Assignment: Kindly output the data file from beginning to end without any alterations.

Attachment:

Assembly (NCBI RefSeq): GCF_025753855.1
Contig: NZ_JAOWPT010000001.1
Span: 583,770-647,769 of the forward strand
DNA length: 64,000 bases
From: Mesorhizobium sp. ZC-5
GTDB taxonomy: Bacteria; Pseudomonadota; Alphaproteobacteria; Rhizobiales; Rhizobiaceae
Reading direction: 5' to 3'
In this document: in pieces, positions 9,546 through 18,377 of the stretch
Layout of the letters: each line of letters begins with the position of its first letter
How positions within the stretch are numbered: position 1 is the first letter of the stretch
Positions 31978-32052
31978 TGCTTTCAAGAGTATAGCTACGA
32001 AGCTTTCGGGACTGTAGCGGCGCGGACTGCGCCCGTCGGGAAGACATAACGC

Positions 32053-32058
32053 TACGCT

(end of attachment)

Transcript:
Assembly (NCBI RefSeq): GCF_025753855.1
Contig: NZ_JAOWPT010000001.1
Span: 583,770-647,769 of the forward strand
DNA length: 64,000 bases
From: Mesorhizobium sp. ZC-5
GTDB taxonomy: Bacteria; Pseudomonadota; Alphaproteobacteria; Rhizobiales; Rhizobiaceae
Reading direction: 5' to 3'
In this document: in pieces, positions 9,546 through 18,377 of the stretch
Layout of the letters: each line of letters begins with the position of its first letter
How positions within the stretch are numbered: position 1 is the first letter of the stretch
Positions 31978-32052
31978 TGCTTTCAAGAGTATAGCTACGA
32001 AGCTTTCGGGACTGTAGCGGCGCGGACTGCGCCCGTCGGGAAGACATAACGC

Positions 32053-32058
32053 TACGCT